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[Warning: Spoilers ahead for Sunday’s episode of Game of Thrones, “The Dance of Dragons.”]
Can Game of Thrones get any darker?
Stannis (Stephen Dillane) made one of the series’ most disturbing moves in Sunday’s episode, choosing to burn his own daughter Shireen (Kerry Ingram) alive in order to jumpstart his quest for the Iron Throne. Shireen screamed for mercy as her father looked on.
Why did he do it? Stannis found himself in an untenable position, with his men mired in the snow and Ramsay (Iwan Rheon) leading a party of twenty raiders to burn their food supplies and kill their horses. With winter only getting worse, Stannis‘ priestess Melisandre (Carice van Houten) had previously implored him to sacrifice his daughter to help their cause.
A few questions linger. Stannis has never been the most cuddly contender for the Iron Throne, but many fans considered him a worthy leader — a man who at the very least understood the threat of the White Walkers and the impending winter. A major theme of the show is that good men can be bad kings and that bad men can be good kings. But is there any hope for Stannis after this horrific act?
Other big developments:
After last week’s surprise battle pitting Jon Snow against the Night’s King, it didn’t seem like the show could get any bigger. Wrong. It pulled off one of its most ambitious scenes yet, complete with a gladiatorial battle, followed by a last-minute rescue from Drogon, Daenerys‘ (Emilia Clarke) previously MIA dragon. She climbed onto his back for the first time, riding to safety as Tyrion (Peter Dinklage) and the rest of her entourage looked on in wonder.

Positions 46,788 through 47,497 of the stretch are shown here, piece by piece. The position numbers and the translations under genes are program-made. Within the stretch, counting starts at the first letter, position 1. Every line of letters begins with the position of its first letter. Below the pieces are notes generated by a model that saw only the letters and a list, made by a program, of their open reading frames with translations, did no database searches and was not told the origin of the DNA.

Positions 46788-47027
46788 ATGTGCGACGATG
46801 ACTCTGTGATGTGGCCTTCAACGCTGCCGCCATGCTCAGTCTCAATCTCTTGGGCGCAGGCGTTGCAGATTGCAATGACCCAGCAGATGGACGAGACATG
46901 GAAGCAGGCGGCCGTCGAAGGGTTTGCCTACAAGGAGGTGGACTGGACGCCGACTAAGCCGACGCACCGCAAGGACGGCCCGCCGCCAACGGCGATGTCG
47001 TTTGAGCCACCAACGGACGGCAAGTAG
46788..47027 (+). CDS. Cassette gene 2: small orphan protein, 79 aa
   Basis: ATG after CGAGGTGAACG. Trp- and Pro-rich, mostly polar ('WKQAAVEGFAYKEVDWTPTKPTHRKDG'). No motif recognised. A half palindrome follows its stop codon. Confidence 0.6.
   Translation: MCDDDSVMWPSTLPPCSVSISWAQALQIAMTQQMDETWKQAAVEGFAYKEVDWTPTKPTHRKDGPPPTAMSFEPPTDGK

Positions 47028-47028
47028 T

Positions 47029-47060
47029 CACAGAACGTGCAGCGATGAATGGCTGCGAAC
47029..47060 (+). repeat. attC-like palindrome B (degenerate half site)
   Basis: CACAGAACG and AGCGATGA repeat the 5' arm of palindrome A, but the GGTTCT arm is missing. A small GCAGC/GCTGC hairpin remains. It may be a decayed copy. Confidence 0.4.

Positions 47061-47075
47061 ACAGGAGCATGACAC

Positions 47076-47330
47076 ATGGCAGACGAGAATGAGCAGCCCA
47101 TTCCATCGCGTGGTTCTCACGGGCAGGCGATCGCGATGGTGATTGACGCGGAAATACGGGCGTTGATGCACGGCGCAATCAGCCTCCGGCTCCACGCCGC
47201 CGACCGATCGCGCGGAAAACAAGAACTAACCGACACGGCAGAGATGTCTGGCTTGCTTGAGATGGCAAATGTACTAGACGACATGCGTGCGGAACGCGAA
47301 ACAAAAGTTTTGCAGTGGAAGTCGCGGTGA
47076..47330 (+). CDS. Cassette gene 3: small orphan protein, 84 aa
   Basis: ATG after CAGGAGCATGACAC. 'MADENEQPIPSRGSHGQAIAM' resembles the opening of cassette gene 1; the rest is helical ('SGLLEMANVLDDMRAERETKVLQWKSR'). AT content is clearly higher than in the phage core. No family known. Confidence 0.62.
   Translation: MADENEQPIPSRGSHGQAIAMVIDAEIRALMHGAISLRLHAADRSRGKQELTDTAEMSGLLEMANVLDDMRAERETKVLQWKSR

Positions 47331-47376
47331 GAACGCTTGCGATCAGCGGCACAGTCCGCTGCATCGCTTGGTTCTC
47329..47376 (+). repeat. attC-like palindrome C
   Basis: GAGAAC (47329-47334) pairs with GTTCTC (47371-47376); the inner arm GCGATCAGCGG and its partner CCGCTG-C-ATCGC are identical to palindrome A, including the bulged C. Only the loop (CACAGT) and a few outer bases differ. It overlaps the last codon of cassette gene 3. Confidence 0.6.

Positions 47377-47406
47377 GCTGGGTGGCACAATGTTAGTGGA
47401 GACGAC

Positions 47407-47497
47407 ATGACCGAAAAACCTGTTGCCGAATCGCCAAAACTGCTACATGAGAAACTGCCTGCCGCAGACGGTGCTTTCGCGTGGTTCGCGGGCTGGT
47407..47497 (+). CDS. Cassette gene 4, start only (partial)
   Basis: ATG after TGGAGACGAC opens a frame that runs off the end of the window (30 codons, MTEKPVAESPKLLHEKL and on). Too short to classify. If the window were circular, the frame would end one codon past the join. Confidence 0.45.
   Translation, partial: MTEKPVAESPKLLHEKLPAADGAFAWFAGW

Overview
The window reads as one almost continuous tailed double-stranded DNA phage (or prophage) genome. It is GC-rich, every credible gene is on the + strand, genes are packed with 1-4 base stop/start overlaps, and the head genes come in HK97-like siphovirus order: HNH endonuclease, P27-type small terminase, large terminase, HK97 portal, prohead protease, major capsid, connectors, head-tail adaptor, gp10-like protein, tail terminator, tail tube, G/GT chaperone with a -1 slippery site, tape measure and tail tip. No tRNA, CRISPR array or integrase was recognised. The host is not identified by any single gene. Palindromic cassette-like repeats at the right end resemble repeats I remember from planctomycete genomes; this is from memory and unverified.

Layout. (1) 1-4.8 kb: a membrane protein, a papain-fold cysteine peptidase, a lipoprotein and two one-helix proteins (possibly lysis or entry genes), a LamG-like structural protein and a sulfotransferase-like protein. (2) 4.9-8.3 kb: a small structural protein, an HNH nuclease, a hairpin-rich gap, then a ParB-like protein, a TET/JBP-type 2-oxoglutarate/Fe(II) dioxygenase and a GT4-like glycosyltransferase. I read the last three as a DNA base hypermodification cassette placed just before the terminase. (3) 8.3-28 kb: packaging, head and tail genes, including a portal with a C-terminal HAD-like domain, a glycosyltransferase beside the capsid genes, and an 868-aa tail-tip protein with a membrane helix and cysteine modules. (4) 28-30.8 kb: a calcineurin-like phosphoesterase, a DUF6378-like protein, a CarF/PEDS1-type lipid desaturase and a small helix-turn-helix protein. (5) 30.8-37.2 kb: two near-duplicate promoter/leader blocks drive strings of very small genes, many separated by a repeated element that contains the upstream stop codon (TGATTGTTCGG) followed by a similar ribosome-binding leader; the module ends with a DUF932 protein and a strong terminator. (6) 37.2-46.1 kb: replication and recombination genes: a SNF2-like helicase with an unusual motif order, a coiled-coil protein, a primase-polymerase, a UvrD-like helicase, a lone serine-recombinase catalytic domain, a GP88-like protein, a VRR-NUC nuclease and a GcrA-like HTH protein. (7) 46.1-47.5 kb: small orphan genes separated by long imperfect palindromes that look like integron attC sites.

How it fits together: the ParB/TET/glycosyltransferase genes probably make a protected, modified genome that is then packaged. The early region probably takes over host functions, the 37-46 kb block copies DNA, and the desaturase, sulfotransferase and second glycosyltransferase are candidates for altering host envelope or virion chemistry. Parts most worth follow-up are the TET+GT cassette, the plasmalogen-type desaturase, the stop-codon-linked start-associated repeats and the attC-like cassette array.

See more ‘Game of Thrones’: 25 Best Quotes
The attack shook up things in other ways. Jorah (Iain Glen) is back in Daenerys‘ good graces, while her betrothed Hizdahr zo Loraq (Joel Fry) didn’t make it through the battle. It also illustrates that her position in Meereen truly is untenable. She barely escaped the stadium with her life. Is it time to move on to Westeros? Last episode, Tyrion tried to convince Daenerys to stay in Meereen, but the attack — in addition to how impressed he looked with her dragon prowess — might convince him that it’s time for her to make a play for the Iron Throne.
Arya faces a mortal enemy
Arya (Maisie Williams) discovered her enemy Meryn Trant (Ian Beattie) has traveled to Braavos, escorting Lord Mace Tyrell (Roger Ashton-Griffiths) to negotiate with the Iron Bank. Arya has given up her identity to train with the Faceless Men, but she can’t let go of her death wish for Trant, who killed her sword instructor Syrio Forel (Miltos Yerolemou) in season one. Technically, Arya should not take action against Ser Meryn, as that grudge is part of her old life. However, the series is giving viewers plenty of reason to want Arya to act.
At a brothel, Meryn repeatedly told the proprietor the prostitutes presented to him were “too old,” until a serving child (who appeared to be around 12 years old) was presented to him. He was pleased by her age. To make things more disturbing, he returned the hour glass to the proprietor, saying he’d let her know when he was done, and advising her to provide him with another young girl for the next night. In other words, for every day Arya fails to act, there will be another victim.
Jaime and Bronn are safe
Doran (Alexander Siddig) shows mercy to Jaime (Nikolaj Coster-Waldau), as he has seen the horrors of war and does not want that for Dorne. The deal is that Jaime’s daughter/niece Myrcella (Nell Tiger Free) may return to King’s Landing — but only if Doran’s son Trystane Martell (Toby Sebastian) can come along and sit on the Small Council. Trystane seems like a good kid, as he allowed Bronn (Jerome Flynn) to leave relatively unscathed, too.
There’s only one week left until the finale. What do you think will happen? Game of Thrones airs Sundays at 9 p.m. Stay tuned to The Live Feed for much more from the show.
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